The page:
Lucky Break For Killer Boys?

Nearly a year after Terry King's body was found bludgeoned inside his burning home, his two teenage sons pleaded guilty to his murder — and were spared a harsh prison term.

Derek King, 14, and Alex King, 13, admitted to third-degree murder and arson charges as part of a plea agreement Thursday, the result of weeks of court-ordered mediation after the judge tossed out their second-degree murder convictions.

Circuit Judge Frank Bell cited the bizarre circumstances of the trial, including the nearly simultaneous trial of a convicted child molester for the murder.

Derek was sentenced to eight years in prison and his brother received seven years, each with credit for nearly a year already served. Sentencing guidelines provided for a term ranging from 12.5 years to 45 years in prison.

CBS News Correspondent Bobbi Harley reports that at the same time the King brothers were being sentenced for beating their father to death, 300 miles away in another Florida courtroom, another teenager, Adam Bollenback, was sentenced for stealing beer from a neighbor's garage. He got ten years in an adult prison while Alex and Derek King got less -- seven and eight years.

As CBSNews.com Legal Analyst Andrew Cohen puts it: "People who commit murder and admit to it shouldn't get lesser sentences than people who steal beer. It just doesn't make any sense."

Neither, critics say, does the case of 12-year-old Lionel Tate, who was the same age as Alex King is now when he killed his playmate -- he was sentenced to life without parole. But that's been Florida law for more than twenty years -- adult crime means adult time.

What we've seen in Florida is really a social experiment, this effort to see whether transferring large numbers of young people to the adult criminal justice system is effective, says Marc Schindler.

Since Florida courts began sending juveniles to adult prisons, the state has led the nation in doing this. And, critics say, when young people are locked up with adults, they are not rehabilitated, they're turned into hardened criminals.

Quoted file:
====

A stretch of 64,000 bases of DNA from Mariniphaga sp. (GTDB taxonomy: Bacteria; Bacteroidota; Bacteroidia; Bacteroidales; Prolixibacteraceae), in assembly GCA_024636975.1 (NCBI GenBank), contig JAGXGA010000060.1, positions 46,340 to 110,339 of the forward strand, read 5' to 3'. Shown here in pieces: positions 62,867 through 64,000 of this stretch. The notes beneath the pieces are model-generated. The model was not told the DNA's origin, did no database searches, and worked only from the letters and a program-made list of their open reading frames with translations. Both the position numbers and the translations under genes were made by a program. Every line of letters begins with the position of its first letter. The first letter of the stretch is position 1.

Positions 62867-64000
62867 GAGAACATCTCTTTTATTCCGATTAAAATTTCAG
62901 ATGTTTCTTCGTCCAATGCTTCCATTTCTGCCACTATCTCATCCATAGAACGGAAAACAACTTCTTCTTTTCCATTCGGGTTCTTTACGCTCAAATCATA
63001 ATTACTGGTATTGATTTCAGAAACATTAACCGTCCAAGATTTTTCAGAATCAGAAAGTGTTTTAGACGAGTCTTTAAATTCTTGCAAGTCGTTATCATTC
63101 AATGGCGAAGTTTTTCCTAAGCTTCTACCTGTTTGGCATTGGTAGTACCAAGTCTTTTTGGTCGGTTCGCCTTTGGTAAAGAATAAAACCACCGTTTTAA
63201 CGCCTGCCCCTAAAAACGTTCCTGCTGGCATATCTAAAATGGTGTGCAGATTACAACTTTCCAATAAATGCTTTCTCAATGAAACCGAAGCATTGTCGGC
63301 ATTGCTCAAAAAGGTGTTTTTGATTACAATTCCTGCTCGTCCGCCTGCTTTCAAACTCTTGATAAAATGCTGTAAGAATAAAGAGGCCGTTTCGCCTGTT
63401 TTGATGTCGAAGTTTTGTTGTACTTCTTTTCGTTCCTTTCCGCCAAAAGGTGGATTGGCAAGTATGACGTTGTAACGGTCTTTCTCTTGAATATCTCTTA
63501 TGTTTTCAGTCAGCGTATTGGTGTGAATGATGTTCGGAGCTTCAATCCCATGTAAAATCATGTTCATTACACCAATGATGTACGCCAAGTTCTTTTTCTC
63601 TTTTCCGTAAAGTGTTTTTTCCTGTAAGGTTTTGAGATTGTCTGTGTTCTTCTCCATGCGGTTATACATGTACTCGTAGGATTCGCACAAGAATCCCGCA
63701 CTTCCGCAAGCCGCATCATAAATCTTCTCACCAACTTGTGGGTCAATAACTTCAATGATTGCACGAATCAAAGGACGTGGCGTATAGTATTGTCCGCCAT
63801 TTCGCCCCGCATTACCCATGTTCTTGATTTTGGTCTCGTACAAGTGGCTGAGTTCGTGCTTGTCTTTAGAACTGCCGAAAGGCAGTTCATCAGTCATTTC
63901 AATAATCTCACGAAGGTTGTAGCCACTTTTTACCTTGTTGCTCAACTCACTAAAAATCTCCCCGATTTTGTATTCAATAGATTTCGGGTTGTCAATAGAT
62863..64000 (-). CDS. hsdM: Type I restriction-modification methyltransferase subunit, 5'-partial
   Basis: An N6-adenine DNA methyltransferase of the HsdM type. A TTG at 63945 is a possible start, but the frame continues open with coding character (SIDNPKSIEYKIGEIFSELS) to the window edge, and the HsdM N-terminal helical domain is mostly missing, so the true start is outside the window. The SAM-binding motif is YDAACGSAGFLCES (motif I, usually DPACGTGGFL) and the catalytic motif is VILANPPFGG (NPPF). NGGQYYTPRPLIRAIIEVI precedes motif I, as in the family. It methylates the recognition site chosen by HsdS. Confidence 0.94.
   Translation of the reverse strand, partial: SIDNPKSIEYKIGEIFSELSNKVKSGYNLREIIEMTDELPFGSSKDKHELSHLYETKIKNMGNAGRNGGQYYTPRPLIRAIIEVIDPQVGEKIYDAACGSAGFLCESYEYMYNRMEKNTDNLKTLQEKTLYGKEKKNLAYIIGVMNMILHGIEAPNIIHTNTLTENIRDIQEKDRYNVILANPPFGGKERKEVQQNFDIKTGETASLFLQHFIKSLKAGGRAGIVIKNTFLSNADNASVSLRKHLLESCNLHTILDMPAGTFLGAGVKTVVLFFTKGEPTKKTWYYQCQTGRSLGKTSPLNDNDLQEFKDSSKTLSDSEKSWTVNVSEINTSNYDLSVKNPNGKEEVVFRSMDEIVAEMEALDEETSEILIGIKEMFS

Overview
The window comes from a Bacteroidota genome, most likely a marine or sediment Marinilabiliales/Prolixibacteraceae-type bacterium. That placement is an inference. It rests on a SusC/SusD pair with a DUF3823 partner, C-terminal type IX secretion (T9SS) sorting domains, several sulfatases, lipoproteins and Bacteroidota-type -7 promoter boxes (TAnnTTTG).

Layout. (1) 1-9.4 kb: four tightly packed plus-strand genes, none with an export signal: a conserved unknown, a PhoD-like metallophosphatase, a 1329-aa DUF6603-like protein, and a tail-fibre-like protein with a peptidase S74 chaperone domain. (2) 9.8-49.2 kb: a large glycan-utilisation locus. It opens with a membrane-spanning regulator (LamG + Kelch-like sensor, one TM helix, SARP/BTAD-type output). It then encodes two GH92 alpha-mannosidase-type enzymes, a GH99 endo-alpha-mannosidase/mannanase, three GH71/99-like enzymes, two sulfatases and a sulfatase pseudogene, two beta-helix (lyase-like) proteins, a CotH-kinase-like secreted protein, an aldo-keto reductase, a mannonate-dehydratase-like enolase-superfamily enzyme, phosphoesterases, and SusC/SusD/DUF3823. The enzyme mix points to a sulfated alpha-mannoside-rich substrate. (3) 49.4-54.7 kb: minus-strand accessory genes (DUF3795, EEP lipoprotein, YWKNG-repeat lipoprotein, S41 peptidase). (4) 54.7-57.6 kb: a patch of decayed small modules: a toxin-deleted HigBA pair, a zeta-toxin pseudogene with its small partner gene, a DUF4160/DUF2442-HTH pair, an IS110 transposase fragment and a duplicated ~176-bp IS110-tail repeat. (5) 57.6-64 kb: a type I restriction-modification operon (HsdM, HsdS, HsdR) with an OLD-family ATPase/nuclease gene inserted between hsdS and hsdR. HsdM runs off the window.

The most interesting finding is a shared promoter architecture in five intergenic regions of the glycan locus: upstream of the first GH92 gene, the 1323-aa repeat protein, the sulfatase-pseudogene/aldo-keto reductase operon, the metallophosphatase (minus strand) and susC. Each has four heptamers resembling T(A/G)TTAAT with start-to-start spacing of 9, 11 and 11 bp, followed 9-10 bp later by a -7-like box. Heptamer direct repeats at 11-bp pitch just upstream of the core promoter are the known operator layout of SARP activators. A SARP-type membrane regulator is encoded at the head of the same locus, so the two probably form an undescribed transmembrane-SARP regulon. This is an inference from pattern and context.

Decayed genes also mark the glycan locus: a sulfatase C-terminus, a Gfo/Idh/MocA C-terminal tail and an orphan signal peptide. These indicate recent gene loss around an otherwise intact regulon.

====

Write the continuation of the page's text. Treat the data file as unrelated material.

One such critic is Bob Udell, whose 13-year-old client Nathaniel Brazill killed his teacher. Brazill received twenty-eight years in prison.

"Nathaniel's a good kid, but I can promise you there's not a chance in the world he's going to get out of prison twenty-right years from now and be a better citizen than he was going. That's just not realistic," Udell told Harley.

Without a sweeping change in Florida's policy, legal experts say it's up to individual judges, like the one who threw out Derek and Alex king's original sentence and gave them a second chance.

The case drew widespread attention in part because prosecutors presented evidence at one trial that Chavis was the killer and argued before another jury that the boys did it. Neither jury knew about the other.

Chavis was acquitted. The boys were convicted.

All three had been indicted for first-degree murder and had faced automatic sentences of life without parole if convicted of that charge.

The boys issued new sworn statements Thursday, similar to earlier confessions they gave police about the Nov. 26 murder, and then later recanted.

"Alex suggested that I kill dad," Derek said in his statement. "I murdered my dad with an aluminum baseball bat. I set the house on fire from my dad's bedroom."

Alex wrote out his statement, saying he talked with his brother about killing their 40-year-old father so they could live with the family friend, Rick Chavis, a convicted child molester.

"Rik told me he loved me," Alex wrote. "Rik told me I was gay & only he understood me."

The boys' mother, Kelly Marino, made a last-ditch request to have the boys examined by mental health experts, but the judge said the request had no standing.

"They're 13 and 14 years old," Marino said after the hearing. "They're not able to make this judgment for the rest of their lives, and none of us were allowed to have a say in that."

Marino said she would challenge the plea deals.

One child advocate asked Gov. Jeb Bush to intervene, saying the boys could not understand the complexity of the mediation.

"Please join me in raising a human cry," said Val J. Peter, executive director of Girls and Boys Town. "Sending these boys to prison will serve only to be a great expense to the taxpayers of Florida and a great detriment to their development as human beings.

"This will not bring justice to anyone."

But Assistant State Attorney David Rimmer said he was confident the settlement would be upheld.

Bell took the unusual step of ordering mediation after throwing out the murder convictions in part because of the contradictory trials. He said he would have ordered a retrial had mediation failed.

Two Miami lawyers hired by comedian Rosie O'Donnell after the trial failed to get competency examinations for the boys after Bell ruled they were not attorneys of record.

Marino and her mother, Linda Walker, both later said they still believe the boys are innocent, but Walker said the settlement was probably the best outcome they could have received.

"They are still in the adult system, but they are not with these older men that are going to use them," Walker said.

Mediator Bill Eddins said a key factor in reaching the settlement was an assurance by state prison officials that the boys would be placed with inmates their own age. He said they would receive schooling and counseling, if needed, and be able to participate in recreational activities.